Auburn council set to take up marijuana moratorium, city budget

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AUBURN — City officials will have a full plate Monday as the City Council is set to take up a controversial marijuana moratorium and final readings of next year’s budget and Capital Improvement Plan.

The CIP failed in its first reading June 4, and has been amended slightly ahead of the workshop and meeting that begins at 5:30 p.m. Monday. 

The proposed moratorium would ban marijuana social clubs and medical caregiver storefront operations for 180 days, but an effective date has not been set and could be decided Monday, following an executive session with the city’s attorney and a workshop discussion.

Any decision to make the moratorium retroactive is concerning to five Auburn businesses who already have storefront operations, which are not specifically prohibited in current city ordinances. The storefront model also adheres to the state medical marijuana laws. 

The council memo for Monday’s meeting says the moratorium could be made effective May 31, 2018, which would impact at least one caregiver storefront operation — Legal Peaces. 

The owner of the smoke shop, Vincent Gogan, recently moved his Auburn location to Turner Street from 120 Center St.

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Matt Dubois, a lawyer representing Gogan, claimed earlier this month that the city was purposely holding up the business’s certificate of occupancy for its new location because of the proposed moratorium.

He said previously that “because a theoretical ordinance isn’t a basis to withhold approval, all legal options are on the table, up to and including litigation.”

On Friday, City Manager Peter Crichton said the executive session and workshop planned for Monday will give councilors more time to come to agreement on the moratorium details, including the language of the moratorium itself.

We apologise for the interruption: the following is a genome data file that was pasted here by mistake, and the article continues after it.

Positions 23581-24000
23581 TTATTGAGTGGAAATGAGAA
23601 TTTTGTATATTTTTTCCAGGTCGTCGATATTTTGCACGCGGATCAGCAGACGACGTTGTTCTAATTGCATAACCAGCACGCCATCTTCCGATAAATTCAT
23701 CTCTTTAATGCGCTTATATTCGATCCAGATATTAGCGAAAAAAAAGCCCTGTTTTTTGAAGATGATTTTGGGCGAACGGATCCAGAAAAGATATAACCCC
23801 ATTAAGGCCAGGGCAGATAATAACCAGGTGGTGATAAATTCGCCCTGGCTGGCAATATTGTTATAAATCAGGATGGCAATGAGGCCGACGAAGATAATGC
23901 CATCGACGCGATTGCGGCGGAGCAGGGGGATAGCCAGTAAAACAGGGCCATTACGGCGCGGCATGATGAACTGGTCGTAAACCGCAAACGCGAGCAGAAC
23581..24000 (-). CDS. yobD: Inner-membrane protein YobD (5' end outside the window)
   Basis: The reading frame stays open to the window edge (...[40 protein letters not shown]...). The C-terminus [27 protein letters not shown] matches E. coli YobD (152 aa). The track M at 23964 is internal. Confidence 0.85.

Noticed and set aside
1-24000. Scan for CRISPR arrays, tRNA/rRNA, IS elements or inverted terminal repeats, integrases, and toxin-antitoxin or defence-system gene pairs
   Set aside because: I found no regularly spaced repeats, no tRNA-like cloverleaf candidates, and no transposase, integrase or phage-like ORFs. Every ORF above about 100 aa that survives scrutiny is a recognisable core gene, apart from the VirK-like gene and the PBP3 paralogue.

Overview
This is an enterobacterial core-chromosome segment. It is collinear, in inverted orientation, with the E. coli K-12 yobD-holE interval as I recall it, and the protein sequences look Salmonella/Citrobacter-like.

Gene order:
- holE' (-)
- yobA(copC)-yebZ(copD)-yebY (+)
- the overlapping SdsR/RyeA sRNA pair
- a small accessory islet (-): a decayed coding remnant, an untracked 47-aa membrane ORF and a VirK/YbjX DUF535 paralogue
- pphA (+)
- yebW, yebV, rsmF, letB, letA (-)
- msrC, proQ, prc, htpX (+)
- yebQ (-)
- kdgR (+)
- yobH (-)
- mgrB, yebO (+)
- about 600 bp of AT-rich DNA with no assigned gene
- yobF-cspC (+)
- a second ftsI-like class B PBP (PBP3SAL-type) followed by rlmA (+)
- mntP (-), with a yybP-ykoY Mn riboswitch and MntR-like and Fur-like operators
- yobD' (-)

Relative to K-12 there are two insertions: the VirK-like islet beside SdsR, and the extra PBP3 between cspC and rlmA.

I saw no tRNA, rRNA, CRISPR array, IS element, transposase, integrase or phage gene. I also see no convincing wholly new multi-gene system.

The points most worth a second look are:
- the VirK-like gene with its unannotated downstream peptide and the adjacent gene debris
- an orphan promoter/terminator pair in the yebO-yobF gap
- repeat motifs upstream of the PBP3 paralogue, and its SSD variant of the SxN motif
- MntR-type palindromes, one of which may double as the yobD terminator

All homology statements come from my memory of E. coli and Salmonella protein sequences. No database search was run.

The proposed moratorium language defines a medical marijuana caregiver storefront as “a retail store, a retail business, or an establishment that resembles a retail storefront in terms of signage, hours of operation, and accessibility to patrons … where a licensed caregiver furnishes or sells marijuana or marijuana products to qualifying patients. …”

Police Chief Phil Crowell has said the Police Department has received complaints from residents regarding the location of the storefronts, and that there are no zoning rules for where the businesses are allowed. 

A marijuana work group was formed in February to look into the issue, and the moratorium language states the group needs more time to understand the implications of proposed state legislation dealing with recreational and medical marijuana. 

Concerning the effective date of May 31, Crichton said, “That’s what the police chief and I are looking at for when it could begin, but obviously this is up to the council.”   

“It’s going to be an important discussion,” he said. 

AUBURN BUDGET

During the meeting Monday, the City Council is expected to hold a second reading on next year’s $86.7 million budget, and $8.49 million in bonds for next year’s Capital Improvement Plan.

The CIP failed first reading June 4 by a vote of 4-3. The bonds need five affirmative votes to pass. 

During that meeting, councilors debated items for hours, eventually removing a $100,000 feasibility study for restoring swimming at the Lake Auburn outlet beach. 

Ahead of Monday’s vote, Crichton has removed another item from consideration: A new event floor at Norway Savings Bank Arena costing $125,000.

Crichton said Friday he and arena General Manager Jason Paquin have agreed to put the new event flooring off for another year. Paquin and city officials have argued that the new flooring will make the arena more competitive in securing more non-ice events at the arena. 

Also on the agenda Monday: A council resolve in support of an 800 Mhz replacement radio system for LA 9-1-1, which has also been controversial due to its high cost.

Many councilors have said the new digital system for emergency communications is simply too expensive for Auburn to afford, but supporters say the system will allow for better communication in emergency situations. 

The Lewiston City Council has already issued a resolve in support of the new system.

arice@sunjournal.com 

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